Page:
Home nurse in Mount Carmel charged with using patient's credit card
MOUNT CARMEL - A Shamokin woman employed as a visiting nurse was charged with identity theft and related charges after using a Mount Carmel man's credit card to make more than $1,200 in purchases.
Keisha Castle, 22, of 21 E. Church St., Shamokin, was arraigned Thursday before Magisterial District Judge Hugh Jones, of Mount Carmel, on felony charges of identity theft and access device fraud and misdemeanor counts of theft by unlawful taking and receiving stolen property. She was committed to Northumberland County Prison on $25,000 bail, with a preliminary hearing scheduled for Wednesday before Jones.
According to a criminal complaint filed by Mount Carmel Borough Police Patrolman Matthew Dillman, the thefts allegedly occurred between June 17 and Aug. 22.
Police were alerted to the crime by Tara Owens, who informed police about the theft of a credit card belonging to her father, John Owens, of South Apple Street, Mount Carmel, who is assisted by nurses from Caretakers America on a daily basis.
Owens told police her father opened a credit card account, but the credit card was missing and the payment was late. The credit company gave her a statement and showed that several charges were made in the Shamokin and Mount Carmel area to places Owens doesn't visit and for some cash advances her father said he never made.
At Owens' residence, police arrived to speak to Castle, who was working at the time. In an interview at the station, police confronted her about the credit card usage and she began to get upset.
When asked where the card was, Castle told police she had it in her car, then admitted she used it to purchase gas, food and cigarettes, last using it in the end of July.
All total, police say Castle charged $1,249.03 to Owens' credit card, which was later found in her vehicle and handed over to police.
After the interview, police spoke to Tara Owens, who informed them $14.10 was missing from a cash box at her father's home and said the last person in the box was Castle.
The American Association of Retired Persons (AARP) offers the following tips to avoid caregiver theft:
- Use a reputable agency - Ask your hospital or doctor for home care agency recommendations. Make sure the agency is properly bonded, licensed, insured and accredited. Interview the agency's supervisor, find out how long the aide has worked for the agency and talk to any family that previously employed her. Always keep the lines of communication open with the agency.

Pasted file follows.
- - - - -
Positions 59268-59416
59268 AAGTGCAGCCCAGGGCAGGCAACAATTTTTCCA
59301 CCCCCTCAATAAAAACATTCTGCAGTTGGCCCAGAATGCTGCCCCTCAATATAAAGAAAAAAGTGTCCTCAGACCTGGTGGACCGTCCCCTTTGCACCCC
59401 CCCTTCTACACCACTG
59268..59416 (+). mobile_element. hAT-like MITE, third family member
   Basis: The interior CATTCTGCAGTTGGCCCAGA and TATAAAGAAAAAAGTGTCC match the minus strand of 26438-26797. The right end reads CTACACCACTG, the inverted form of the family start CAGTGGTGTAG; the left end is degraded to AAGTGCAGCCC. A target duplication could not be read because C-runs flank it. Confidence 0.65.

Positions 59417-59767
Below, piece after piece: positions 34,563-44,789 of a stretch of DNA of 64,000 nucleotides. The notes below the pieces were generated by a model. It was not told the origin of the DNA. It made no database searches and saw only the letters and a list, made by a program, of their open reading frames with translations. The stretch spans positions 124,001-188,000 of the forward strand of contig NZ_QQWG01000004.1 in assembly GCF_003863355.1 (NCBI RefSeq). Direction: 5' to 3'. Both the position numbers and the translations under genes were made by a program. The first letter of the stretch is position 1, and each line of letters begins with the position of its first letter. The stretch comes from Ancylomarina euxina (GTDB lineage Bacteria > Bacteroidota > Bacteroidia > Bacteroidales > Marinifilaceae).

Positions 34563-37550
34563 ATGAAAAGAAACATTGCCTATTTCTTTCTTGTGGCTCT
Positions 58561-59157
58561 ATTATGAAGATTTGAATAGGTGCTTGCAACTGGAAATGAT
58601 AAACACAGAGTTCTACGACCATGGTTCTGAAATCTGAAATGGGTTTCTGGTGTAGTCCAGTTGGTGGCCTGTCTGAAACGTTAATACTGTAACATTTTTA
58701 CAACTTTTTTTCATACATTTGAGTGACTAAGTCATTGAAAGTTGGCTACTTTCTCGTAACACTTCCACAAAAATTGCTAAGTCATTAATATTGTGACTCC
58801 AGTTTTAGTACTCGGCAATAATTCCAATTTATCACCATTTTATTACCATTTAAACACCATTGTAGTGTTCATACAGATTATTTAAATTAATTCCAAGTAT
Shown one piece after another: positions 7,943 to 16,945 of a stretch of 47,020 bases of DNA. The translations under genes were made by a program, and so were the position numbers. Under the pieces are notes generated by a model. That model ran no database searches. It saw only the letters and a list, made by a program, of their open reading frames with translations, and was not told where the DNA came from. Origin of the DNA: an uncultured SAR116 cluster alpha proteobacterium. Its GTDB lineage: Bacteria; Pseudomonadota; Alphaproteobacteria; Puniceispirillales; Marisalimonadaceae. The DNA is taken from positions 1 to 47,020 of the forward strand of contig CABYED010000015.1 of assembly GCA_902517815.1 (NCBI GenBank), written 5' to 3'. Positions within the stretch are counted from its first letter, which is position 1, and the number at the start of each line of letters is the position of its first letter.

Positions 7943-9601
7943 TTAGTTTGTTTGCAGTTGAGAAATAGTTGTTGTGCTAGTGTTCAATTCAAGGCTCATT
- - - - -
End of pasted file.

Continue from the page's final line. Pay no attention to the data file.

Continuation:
- Find out what actions the agency will take if there is a theft - Will the agency take full responsibility for any theft? Will it call the police to investigate? In order to file a successful claim for reimbursement with the agency's insurer, a theft must be reported to the police, and local authorities must interview your loved one. That could be emotionally difficult for everyone involved.
- Be cautious about hiring an aide on your own - It may be cheaper hiring an aide independently, but you should inquire about the aide's background, talk to previous employers and pay a reputable firm to do a criminal background check if you decide to take this route. Make sure the aide is a U.S. citizen or legal resident, and pay the employer's portion of Social Security to be on the up and up.
- Keep an inventory of valuables in the home - Compile a list and take pictures to document your parent's valuables, put them under lock and key, or remove them from the home. Don't forget about hidden jewelry or valuables, and think about removing any valuable memorabilia displayed in the house. There's no need to put temptation in front of anyone.
- Don't invite petty theft - Your parent should keep only a small amount of cash at home. Don't leave money in obvious places, such as the nightstand next to the bed. Make sure your loved one keeps any checkbook, ATM and credit cards, and computer passwords in a secure place.
- Watch your parent's bank account and credit card charges - Make sure a family member receives duplicate bank statements and credit card bills, or better yet, has online access to our loved one's accounts so financial transactions can be monitored. Look for unusual spending: a bank account that is suddenly bleeding cash, checks made out for cash, or unusual credit card transactions. There are plenty of stories about aides getting a power of attorney, putting their names on bank accounts or receiving expensive gifts from their ailing charge. Don't let this happen to your loved one.